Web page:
Jean Caux, Cataline. Famed mule-train packer of British Columbia. Image A-02038 courtesy of Royal BC Museum, BC Archives
From his early days in British Columbia during the Fraser Gold Rush of 1858, to his more than 50 years as a packer, to his final days in Hazelton, Cataline was a memorable figure.
Jean-Jacques Caux—Cataline—was born in about 1835 in Bearn, Southern France. He came to British Columbia to work in the gold rush but soon found that transporting goods for the miners was more lucrative that being a miner himself. Because of his occupation as a mule train packer, he was constantly on the move throughout the province.
Through his eyes we see events such as Fraser River Gold Rush of 1858, the Cariboo Gold Rush of 1862, Canada’s Confederation in 1867, BC joining Canada in 1871, the coming of the railway to Ashcroft in 1886 and the Grand Trunk Pacific to Hazelton in 1912.
Not only did he witness and participate in many of the historical events that shaped our province, he was a unique and memorable character in his own right. He knew such personalities as Judge Matthew Baillie Begbie, the famed anthropologist James Teit, and well-known basketmaker Amelia Paul (later York), the daughter of Chief Kowpelst (Telxkn) of the Nlaka’pamux people of Spuzzum with whom he had two children.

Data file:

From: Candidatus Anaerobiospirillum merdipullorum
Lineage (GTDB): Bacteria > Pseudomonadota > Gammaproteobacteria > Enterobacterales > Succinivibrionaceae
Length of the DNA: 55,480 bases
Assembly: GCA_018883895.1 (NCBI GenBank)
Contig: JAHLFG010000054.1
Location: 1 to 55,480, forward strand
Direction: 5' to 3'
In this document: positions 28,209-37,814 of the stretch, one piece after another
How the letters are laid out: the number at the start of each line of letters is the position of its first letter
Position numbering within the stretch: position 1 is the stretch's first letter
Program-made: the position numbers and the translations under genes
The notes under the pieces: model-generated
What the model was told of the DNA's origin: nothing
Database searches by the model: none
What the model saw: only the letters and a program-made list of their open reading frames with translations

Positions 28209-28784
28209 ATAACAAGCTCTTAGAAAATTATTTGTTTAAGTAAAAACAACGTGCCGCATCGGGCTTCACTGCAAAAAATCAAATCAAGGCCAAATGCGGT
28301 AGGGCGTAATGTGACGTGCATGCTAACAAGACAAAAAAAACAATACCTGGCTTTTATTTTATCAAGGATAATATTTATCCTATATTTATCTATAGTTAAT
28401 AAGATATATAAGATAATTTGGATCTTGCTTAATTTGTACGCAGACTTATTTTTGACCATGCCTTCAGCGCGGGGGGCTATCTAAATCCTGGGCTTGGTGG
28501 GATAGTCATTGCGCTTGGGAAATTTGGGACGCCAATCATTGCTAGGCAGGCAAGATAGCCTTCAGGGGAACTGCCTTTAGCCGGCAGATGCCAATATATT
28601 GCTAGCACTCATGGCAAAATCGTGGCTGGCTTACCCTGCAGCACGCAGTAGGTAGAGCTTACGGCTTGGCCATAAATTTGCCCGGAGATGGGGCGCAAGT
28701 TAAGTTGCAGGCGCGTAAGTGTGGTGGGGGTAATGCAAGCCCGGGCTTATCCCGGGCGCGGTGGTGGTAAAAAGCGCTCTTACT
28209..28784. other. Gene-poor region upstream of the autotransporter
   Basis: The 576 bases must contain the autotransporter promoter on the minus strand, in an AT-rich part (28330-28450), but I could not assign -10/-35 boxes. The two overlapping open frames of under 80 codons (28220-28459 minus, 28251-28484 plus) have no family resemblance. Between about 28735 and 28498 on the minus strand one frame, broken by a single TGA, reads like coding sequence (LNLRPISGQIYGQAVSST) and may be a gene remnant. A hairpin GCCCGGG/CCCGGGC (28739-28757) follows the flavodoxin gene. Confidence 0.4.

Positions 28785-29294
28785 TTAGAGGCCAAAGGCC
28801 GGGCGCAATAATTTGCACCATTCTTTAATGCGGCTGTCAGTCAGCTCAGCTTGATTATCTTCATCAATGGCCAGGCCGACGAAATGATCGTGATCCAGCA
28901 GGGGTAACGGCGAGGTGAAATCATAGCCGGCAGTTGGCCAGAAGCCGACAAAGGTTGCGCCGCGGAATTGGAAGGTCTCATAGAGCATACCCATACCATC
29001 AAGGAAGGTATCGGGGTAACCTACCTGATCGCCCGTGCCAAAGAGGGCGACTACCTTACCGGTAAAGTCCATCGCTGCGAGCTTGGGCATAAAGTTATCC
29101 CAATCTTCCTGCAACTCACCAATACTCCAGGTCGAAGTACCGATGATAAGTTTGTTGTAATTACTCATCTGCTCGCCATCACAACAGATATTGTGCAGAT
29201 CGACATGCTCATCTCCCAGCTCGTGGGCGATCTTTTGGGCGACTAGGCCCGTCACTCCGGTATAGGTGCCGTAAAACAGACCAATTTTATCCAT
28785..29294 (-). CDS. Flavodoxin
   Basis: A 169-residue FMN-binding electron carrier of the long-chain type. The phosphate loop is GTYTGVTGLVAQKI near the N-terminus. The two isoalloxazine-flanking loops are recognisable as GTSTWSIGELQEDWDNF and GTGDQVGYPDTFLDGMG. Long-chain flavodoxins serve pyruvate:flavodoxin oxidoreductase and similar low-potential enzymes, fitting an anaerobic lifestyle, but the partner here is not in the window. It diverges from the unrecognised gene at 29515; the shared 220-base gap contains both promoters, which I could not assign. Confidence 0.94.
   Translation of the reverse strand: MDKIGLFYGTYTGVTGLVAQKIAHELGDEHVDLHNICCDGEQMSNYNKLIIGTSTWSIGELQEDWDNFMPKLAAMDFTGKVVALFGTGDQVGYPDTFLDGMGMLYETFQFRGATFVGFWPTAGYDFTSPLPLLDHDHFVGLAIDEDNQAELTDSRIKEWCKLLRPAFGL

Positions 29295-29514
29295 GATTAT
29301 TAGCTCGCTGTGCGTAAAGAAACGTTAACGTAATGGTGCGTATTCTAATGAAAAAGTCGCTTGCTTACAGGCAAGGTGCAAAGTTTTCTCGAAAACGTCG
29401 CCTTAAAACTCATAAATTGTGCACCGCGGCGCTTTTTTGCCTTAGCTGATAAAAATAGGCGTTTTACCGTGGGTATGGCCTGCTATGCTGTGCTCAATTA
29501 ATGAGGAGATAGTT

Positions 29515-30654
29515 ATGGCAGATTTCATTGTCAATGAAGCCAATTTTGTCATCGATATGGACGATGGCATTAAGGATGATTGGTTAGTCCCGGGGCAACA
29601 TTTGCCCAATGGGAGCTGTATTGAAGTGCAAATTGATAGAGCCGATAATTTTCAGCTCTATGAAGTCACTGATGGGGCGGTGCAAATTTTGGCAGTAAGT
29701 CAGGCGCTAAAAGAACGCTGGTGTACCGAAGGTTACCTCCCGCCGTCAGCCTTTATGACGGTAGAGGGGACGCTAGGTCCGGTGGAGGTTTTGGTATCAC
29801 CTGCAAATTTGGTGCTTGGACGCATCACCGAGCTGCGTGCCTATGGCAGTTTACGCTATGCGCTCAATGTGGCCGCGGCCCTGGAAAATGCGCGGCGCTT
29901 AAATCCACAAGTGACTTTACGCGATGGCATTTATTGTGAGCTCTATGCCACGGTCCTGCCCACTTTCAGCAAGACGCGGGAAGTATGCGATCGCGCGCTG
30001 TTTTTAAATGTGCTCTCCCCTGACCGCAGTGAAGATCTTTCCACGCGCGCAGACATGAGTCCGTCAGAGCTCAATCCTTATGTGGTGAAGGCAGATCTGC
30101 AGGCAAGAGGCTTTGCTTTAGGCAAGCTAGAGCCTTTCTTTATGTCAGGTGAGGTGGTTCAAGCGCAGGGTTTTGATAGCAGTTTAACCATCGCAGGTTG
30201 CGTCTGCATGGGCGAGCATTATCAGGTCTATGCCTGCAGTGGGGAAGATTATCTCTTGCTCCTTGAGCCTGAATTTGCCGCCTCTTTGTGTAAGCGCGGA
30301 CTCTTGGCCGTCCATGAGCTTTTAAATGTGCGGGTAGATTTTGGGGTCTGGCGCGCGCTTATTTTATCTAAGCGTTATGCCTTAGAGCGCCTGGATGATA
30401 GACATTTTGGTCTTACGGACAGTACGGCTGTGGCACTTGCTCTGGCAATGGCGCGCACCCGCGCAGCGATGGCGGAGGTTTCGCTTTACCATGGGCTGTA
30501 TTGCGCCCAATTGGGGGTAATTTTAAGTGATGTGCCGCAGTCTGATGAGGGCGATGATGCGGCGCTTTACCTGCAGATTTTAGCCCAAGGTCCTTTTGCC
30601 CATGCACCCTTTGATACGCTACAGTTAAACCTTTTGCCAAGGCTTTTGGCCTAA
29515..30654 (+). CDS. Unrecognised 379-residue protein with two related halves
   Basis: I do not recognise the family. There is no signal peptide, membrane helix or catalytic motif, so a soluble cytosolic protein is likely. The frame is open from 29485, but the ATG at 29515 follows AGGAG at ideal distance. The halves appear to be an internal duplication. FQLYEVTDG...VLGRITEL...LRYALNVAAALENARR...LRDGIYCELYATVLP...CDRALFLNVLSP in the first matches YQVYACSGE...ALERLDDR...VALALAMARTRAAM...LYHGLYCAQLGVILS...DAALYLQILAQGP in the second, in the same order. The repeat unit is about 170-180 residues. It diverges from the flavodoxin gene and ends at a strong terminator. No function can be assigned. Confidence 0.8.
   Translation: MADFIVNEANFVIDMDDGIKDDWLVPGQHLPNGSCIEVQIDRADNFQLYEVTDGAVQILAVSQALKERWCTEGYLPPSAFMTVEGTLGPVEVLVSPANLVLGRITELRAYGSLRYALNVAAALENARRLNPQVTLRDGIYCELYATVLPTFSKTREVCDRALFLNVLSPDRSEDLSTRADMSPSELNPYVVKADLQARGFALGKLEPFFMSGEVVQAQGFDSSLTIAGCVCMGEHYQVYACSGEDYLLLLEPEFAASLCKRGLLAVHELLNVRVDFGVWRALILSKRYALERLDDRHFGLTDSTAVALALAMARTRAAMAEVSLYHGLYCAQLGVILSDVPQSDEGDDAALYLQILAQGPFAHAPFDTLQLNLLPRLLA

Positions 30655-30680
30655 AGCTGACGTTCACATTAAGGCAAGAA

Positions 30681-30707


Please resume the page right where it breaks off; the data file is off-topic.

Cataline’s way of life that has gone for ever. But the legend and life of the man has been remembered in the words of his friends, his family and those who chronicled his times. British Columbia will not see another like him.
I am thrilled that my co-author of this book is Irene Bjerky.
Irene Bjerky, C’eyxkn, has been interested in Jean Caux (Cataline) for a long time, while researching her genealogical connection to him. Irene is a member of the Yale First Nation and her great-great-grandmother was Amelia York, C’eyxkn, a well-known basketmaker and mother to two of Cataline’s children. Irene is a boilermaker, a former commercial fisher, and is interested in her family’s and community’s history. She makes her home in Yale, British Columbia.
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